Mark your calendars and join us at Corporate Housing Associates on March 3rd from 6 to 8PM at Boardwalk at Town Center's clubhouse for a silent auction to raise funds for Canines for Kids!
Enjoy the Silent Auction!
If you’ve never participated in a silent auction before, you’re in for a treat. There’s no telling what our supporters will donate for the auction! If anything strikes your fancy, simply enter your bid on a slip of paper. At this type of event, no loud auctioneer or competitive bidding process detracts from the rest of the entertainment. You can dream about your favorite prize throughout the evening until the winners are announced!
This Isn’t Just any Charity
Canines for Kids isn’t just a cute way to match up deserving children with a new best friend. In fact, these dogs aren’t pets at all – they’re hard-working service animals. Canines for Kids matches children with serious medical issues with a professionally-trained dog to improve their quality of life. For some of these kids, this is their only chance for a normal life! By supporting this worthy cause, you’ll make a real difference in a child’s life.
What Exactly Does a Service Dog Do?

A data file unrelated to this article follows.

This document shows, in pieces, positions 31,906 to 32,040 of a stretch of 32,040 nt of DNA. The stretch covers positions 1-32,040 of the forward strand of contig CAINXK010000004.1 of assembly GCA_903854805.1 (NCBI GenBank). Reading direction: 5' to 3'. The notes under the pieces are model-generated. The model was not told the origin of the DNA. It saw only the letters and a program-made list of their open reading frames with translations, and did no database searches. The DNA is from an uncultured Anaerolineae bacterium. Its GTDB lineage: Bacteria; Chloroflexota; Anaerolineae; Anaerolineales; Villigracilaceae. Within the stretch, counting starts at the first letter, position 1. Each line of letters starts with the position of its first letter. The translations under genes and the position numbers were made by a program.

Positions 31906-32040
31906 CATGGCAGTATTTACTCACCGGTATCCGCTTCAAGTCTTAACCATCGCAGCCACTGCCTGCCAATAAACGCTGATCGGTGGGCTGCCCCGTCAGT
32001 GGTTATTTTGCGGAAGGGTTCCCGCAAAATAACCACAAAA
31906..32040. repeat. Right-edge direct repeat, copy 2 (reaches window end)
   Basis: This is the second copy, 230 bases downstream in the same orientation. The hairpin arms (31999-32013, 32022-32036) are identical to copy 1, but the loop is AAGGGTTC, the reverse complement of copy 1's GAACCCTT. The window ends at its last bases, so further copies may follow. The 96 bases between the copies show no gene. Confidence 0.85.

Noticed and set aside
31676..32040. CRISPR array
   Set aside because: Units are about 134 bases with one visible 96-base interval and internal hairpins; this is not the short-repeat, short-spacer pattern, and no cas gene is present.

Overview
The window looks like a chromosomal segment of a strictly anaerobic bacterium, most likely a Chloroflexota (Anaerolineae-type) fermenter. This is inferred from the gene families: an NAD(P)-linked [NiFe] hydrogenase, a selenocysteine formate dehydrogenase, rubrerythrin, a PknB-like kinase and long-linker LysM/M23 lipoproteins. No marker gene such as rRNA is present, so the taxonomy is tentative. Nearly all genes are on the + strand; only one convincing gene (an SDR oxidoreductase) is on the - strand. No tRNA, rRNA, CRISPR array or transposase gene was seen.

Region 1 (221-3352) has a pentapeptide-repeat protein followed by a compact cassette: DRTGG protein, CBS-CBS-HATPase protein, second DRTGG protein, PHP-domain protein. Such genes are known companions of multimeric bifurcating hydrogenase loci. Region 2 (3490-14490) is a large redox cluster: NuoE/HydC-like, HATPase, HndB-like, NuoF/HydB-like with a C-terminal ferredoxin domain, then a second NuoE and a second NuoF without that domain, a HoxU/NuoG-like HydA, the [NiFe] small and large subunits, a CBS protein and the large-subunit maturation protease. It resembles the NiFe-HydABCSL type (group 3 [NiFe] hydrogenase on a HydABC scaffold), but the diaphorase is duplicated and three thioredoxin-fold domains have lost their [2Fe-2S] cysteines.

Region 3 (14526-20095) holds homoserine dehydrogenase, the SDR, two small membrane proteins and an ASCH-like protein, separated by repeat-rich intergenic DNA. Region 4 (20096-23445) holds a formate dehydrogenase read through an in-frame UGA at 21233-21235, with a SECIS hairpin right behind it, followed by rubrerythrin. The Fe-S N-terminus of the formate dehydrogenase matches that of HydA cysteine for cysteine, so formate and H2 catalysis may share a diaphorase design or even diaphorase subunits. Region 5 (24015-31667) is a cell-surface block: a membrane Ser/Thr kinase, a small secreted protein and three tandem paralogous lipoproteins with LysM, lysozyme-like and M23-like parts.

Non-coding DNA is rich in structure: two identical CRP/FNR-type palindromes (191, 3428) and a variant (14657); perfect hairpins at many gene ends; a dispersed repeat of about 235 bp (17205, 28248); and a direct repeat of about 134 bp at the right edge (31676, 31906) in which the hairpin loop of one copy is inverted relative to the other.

Although everyone is familiar with service dogs for the blind, this approach is also used to help with a wide variety of disabilities. Assistance canines come in all shapes and sizes and in both pure and mixed breeds. While any disability could be aided with a service dog, this list provides the most common types:
• Hearing Dogs – This animal is trained to respond to certain sounds and alert their hearing-impaired human partner to the event including phones, door bells, smoke alarms, or the person’s name.
• Traditional Service Dogs – These dogs help people who have difficulty walking by bringing them items, turning the lights on and off, and performing other tasks. Laptop service dogs are trained to jump on counters to get an item, and then jump on their partner’s lap to give it to them.
• Social Dogs – While this type of dog is most frequently used with autistic children, it can help a child with severe anxiety or any other type of social issue. The dog is trained to facilitate social interactions between the child, the animal, and other people.
• Seizure Alert Dogs – Dogs can be trained to recognize an impending seizure in their partners. They can notify their partner or their partner’s caregivers so that the appropriate action can be taken.
• Guide Dogs – This is the traditional service dog for the blind. Guide dogs are trained to help their partners avoid obstacles and navigate through the sighted world.
• Service Dogs for the Classroom – Teachers and therapists who work with emotionally- or mentally-impaired children sometimes use a service dog to facilitate their work. Often, the child will relate or open up to the dog when a person can’t reach them.
Even though training these animals is a labor of love, it still takes years of hard work and a substantial financial investment to provide a single service dog to a needy child. Please join us on March 3rd to help out! For even more information, visit caninesforkids.org.